Yes.
It's a little
perlesque/DWIMy, but could you treat slice syntax differently
in comparison expressions than in assignment or other
expressions?

Each special case adds complexity, that doesn't mean it is not worth


 the case just has to be fairly compelling.

Okay, well, then, let's get back to thinking of a good operator to use for array content comparison. if (a $= b) // "string equal" to speakers of BASIC if (a []= b) // "array equal" if (a === b) // because = and == aren't confusing enuf

The idea: a [==] b a [<] b a [>=] b is sort of appealing <g>.
Dec 27 2001
next sibling parent Russell Borogove <kaleja estarcion.com> writes:
Walter wrote:

 "Russell Borogove" <kaleja estarcion.com> wrote in message
 news:3C2B67E5.20207 estarcion.com...
Okay, well, then, let's get back to thinking of a good operator to
use for array content comparison.

    if (a $= b)     // "string equal" to speakers of BASIC
    if (a []= b)    // "array equal"
    if (a === b)    // because = and == aren't confusing enuf

The idea: a [==] b a [<] b a [>=] b is sort of appealing <g>.

Works for me, but then, I'm twisted. -R
Dec 27 2001
prev sibling parent "Pavel Minayev" <evilone omen.ru> writes:
Or maybe this?

    if (a ~~ b) ...
    if (a !~ b) ...
Dec 27 2001
prev sibling next sibling parent "Pavel Minayev" <evilone omen.ru> writes:
"Russell Borogove" <kaleja estarcion.com> wrote in message
news:3C2B67E5.20207 estarcion.com...

 Okay, well, then, let's get back to thinking of a good operator to
 use for array content comparison.

     if (a $= b)     // "string equal" to speakers of BASIC

I'm a BASIC geek myself and would never ever consider $= "string equality"...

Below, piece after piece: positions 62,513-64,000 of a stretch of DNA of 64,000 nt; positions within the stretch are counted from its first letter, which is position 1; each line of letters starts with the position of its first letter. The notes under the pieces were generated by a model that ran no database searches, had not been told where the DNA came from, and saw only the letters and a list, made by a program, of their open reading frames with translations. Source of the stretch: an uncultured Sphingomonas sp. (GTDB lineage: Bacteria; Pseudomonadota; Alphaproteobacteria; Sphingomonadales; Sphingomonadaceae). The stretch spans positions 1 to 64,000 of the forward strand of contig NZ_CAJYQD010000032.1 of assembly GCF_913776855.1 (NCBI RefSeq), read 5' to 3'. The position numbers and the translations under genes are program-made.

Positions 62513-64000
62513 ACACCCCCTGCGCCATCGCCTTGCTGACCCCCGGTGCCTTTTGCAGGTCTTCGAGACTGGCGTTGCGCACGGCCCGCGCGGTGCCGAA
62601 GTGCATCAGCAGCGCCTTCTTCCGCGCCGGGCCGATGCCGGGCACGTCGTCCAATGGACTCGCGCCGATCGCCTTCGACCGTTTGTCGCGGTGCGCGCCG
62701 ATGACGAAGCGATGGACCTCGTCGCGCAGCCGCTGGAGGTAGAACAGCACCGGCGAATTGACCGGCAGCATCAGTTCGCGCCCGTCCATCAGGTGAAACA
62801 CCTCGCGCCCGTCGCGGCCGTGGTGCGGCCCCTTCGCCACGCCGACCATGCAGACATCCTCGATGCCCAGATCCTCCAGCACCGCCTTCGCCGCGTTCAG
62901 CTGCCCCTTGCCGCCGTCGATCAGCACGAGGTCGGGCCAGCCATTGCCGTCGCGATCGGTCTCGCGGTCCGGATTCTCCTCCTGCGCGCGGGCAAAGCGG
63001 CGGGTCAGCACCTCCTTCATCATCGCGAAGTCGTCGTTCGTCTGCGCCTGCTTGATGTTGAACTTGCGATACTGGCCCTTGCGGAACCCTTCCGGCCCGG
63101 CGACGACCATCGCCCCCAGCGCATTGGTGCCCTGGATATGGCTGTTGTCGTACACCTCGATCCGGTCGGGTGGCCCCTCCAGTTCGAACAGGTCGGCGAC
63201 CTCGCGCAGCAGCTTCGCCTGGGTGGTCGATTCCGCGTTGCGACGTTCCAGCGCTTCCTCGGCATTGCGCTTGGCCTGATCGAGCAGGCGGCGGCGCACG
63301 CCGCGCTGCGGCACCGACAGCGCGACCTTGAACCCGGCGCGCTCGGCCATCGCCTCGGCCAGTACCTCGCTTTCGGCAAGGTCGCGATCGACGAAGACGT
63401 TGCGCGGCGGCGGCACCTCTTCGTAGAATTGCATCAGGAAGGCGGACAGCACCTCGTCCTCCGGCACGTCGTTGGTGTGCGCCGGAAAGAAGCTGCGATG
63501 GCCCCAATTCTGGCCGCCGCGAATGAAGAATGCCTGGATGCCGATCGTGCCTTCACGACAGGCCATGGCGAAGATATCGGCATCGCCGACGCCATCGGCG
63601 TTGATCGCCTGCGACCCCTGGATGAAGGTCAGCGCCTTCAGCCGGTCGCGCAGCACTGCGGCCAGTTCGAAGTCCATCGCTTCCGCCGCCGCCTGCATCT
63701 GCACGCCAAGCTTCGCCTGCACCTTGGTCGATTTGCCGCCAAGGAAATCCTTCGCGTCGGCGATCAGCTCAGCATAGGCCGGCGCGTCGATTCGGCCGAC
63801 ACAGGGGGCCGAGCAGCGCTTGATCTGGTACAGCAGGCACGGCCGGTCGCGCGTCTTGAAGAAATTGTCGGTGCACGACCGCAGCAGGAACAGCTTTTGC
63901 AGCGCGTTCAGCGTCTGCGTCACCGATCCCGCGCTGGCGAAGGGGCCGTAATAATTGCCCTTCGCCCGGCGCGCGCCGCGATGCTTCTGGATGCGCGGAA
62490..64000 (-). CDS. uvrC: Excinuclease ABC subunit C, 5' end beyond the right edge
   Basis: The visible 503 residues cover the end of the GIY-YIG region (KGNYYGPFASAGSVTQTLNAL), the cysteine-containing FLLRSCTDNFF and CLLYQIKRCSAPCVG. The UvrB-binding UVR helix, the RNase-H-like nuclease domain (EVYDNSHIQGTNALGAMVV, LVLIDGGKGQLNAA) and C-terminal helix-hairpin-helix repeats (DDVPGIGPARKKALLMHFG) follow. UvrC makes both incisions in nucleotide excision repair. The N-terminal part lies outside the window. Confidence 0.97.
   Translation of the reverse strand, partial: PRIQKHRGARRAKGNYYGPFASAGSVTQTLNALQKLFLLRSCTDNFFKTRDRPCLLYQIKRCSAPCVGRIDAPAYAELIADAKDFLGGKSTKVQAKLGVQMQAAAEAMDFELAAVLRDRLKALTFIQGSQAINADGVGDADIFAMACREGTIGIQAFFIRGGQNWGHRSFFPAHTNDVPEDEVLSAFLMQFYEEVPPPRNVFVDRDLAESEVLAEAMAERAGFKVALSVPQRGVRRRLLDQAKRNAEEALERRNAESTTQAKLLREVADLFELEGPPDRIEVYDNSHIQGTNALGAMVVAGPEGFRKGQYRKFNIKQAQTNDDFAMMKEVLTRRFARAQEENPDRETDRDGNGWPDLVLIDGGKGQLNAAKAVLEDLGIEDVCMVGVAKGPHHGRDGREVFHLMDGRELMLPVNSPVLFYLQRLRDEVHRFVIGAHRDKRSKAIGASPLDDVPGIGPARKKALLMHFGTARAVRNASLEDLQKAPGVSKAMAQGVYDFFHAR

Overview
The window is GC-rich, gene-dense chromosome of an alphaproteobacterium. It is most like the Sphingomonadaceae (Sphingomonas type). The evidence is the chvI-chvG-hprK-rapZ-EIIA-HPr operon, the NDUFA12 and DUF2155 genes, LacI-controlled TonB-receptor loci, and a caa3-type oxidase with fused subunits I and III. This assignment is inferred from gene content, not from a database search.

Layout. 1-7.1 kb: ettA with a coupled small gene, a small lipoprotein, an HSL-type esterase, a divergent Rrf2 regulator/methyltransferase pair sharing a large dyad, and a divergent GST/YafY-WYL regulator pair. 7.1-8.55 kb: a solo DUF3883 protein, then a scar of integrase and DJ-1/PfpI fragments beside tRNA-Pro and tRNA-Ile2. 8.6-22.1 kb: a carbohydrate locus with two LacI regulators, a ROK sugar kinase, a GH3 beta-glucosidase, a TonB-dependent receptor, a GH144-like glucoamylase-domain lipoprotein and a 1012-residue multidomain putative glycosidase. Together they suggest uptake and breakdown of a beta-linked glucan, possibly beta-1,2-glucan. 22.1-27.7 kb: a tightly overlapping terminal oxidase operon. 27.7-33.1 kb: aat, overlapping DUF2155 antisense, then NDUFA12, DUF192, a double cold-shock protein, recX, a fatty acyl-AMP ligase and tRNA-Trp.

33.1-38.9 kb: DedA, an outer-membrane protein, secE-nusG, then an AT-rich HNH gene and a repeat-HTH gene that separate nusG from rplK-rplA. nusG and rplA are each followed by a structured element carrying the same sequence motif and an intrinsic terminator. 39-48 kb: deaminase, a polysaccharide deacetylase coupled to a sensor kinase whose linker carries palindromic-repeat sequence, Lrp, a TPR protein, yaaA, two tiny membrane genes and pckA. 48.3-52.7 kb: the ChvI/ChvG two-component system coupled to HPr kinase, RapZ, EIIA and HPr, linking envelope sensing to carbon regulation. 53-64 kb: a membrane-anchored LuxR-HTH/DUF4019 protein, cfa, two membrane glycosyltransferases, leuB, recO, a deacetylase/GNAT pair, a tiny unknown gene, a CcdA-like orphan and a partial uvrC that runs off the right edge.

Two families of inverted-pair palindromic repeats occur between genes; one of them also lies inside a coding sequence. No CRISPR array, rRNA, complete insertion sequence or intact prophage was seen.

Dec 27 2001
prev sibling next sibling parent reply "Pavel Minayev" <evilone omen.ru> writes:
Perl maybe?

    if (a eq b) ...
    if (a !eq b) ...
Dec 27 2001
next sibling parent reply Russ Lewis <spamhole-2001-07-16 deming-os.org> writes:
Pavel Minayev wrote:

 Perl maybe?

     if (a eq b) ...
     if (a !eq b) ...

No, not this. We want something that will work with comparing multidimensional arrays to an arbitrary depth, IMHO. So I think it should be == with some sort of qualifier, such as *==, []==, or [==] -- The Villagers are Online! http://villagersonline.com .[ (the fox.(quick,brown)) jumped.over(the dog.lazy) ] .[ (a version.of(English).(precise.more)) is(possible) ] ?[ you want.to(help(develop(it))) ]
Dec 27 2001
parent reply "Pavel Minayev" <evilone omen.ru> writes:
"Russ Lewis" <spamhole-2001-07-16 deming-os.org> wrote in message
news:3C2BA7D3.7D2ED7A deming-os.org...
 Pavel Minayev wrote:

 Perl maybe?

     if (a eq b) ...
     if (a !eq b) ...

No, not this. We want something that will work with comparing multidimensional arrays to an arbitrary depth, IMHO. So I think it should be == with some sort of qualifier, such as *==, []==, or [==]

Too long to type. I'd prefer something not longer than 2 chars (since string comparison is a frequent operation).
Dec 28 2001
parent reply Russ Lewis <spamhole-2001-07-16 deming-os.org> writes:
I was about to suggest *=, but then it's got an overloaded meaning between